After some time I realized that I could make the traveling slit camera into a rotary blade camera, and by altering the angle between the blades the timing could be adjusted. However, my initial idea was much more grand: by slowing down the speed of rotation, I could have a wider range of speeds, from multi-seconds long to fractions of a second, perfect for paper negative media.

But I never got far enough along with this design to build a practical mechanism for slowing down the rotation while making its speed reliable and repeatable. The one big idea I had for this was based on a mechanism I'd seen years earlier, while repairing a Technics audio cassette deck, which was the method used to dampen the speed of the cassette door when it was ejected. Most cassette players used a simple plastic dash-pot mechanism, a piston and cylinder, with an o-ring and some grease, so that as the spring tension tries to slam the door open, the air in the piston is released in a controlled fashion through a small opening, allowing instead the door to slowly and smoothly open. The problem with this design is when the grease hardens up over time, and the cassette door slams open uncontrollably.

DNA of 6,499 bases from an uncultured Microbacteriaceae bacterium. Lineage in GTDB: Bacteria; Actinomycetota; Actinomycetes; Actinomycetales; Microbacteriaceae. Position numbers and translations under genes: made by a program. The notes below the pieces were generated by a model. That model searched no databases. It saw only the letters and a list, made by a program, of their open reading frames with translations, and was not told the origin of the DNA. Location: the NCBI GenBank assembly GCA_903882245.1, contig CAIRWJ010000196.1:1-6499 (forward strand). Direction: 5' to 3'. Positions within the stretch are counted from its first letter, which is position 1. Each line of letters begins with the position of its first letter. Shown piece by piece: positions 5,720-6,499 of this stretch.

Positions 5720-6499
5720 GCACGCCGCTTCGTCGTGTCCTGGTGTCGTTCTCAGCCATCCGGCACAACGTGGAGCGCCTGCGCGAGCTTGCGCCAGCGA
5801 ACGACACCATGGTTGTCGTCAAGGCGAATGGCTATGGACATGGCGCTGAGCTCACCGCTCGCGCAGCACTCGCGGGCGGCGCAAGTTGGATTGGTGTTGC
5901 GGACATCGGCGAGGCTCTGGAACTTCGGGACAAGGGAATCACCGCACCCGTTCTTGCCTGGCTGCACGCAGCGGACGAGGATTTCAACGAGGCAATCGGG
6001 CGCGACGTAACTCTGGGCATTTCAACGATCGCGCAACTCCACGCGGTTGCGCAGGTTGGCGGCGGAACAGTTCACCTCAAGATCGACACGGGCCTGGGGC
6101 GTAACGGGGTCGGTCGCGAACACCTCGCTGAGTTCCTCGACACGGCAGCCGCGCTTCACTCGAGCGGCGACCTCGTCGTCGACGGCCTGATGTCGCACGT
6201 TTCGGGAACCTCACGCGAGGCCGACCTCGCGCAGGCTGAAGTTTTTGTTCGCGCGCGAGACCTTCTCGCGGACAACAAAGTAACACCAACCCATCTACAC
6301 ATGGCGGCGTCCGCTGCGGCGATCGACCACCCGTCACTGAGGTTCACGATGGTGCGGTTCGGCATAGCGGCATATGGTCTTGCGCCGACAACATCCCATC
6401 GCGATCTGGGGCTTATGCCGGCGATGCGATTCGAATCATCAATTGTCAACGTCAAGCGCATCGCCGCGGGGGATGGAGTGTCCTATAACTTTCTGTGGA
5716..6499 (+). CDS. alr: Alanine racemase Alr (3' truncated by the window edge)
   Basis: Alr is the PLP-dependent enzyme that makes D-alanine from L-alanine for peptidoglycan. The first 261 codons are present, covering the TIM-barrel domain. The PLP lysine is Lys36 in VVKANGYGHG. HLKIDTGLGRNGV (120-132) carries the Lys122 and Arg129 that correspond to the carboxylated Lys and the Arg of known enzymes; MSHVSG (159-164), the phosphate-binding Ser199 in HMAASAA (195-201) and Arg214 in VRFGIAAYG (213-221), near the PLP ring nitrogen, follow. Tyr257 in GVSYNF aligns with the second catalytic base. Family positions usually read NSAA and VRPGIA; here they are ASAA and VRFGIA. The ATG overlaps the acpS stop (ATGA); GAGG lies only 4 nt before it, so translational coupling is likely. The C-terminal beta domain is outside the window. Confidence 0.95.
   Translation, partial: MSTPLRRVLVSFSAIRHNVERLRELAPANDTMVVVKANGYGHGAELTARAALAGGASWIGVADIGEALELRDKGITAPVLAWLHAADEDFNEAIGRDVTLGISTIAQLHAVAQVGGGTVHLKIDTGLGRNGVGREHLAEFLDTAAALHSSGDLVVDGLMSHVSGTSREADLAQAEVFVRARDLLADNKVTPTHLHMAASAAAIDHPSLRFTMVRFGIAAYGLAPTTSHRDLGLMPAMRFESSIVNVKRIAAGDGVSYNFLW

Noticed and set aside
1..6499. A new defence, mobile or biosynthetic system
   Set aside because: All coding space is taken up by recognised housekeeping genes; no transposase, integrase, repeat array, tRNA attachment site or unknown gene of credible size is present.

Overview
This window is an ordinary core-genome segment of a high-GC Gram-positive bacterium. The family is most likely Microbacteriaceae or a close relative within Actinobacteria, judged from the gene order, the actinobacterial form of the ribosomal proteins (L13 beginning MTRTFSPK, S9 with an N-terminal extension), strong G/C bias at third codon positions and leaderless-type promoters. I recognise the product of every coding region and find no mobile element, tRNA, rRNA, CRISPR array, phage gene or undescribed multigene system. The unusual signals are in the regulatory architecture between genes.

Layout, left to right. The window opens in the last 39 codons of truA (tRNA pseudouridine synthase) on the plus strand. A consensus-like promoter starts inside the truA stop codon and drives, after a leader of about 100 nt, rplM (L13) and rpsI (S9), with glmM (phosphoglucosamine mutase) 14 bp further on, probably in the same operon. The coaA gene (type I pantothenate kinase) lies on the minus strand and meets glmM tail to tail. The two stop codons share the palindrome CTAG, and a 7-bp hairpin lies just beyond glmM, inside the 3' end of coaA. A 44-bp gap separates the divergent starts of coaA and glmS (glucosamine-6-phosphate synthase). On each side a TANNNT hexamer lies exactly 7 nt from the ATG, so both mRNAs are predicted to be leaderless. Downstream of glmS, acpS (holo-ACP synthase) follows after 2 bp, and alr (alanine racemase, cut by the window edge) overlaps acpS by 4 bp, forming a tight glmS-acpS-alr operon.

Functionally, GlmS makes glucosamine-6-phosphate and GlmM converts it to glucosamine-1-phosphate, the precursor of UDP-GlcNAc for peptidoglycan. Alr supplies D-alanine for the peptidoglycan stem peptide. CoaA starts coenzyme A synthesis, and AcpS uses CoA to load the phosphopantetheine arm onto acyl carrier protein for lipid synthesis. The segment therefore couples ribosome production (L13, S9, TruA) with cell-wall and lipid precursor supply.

Panasonic's method was different. They used a small brass whirligig, a 4-vane rotating piece that was driven to rotate by a drawstring band attached to the door mechanism. As the spring tries to forcefully slam open the door, the band rapidly spins the whirligig, the resulting air pressure slowing down and regulating the speed of the door into a smooth motion. The best part of this design was its reliability, as there were no lubricants to harden over the years.

So my idea for the shutter was to employ this whirligig mechanism, in a small but rapidly turning pulley with vanes, that the shutter cord would spin as the shutter was moving, helping to keep the speed constant. In theory, it sounds plausible; but I never got to the point of implementing it with this shutter.

As you note from the video, the problem with this shutter is that the three speed adjustments, that alter the angle between the blades, don't really offer much variation in speed; and there's too much friction in the mechanism, caused by the way I designed for compensating for light leaks.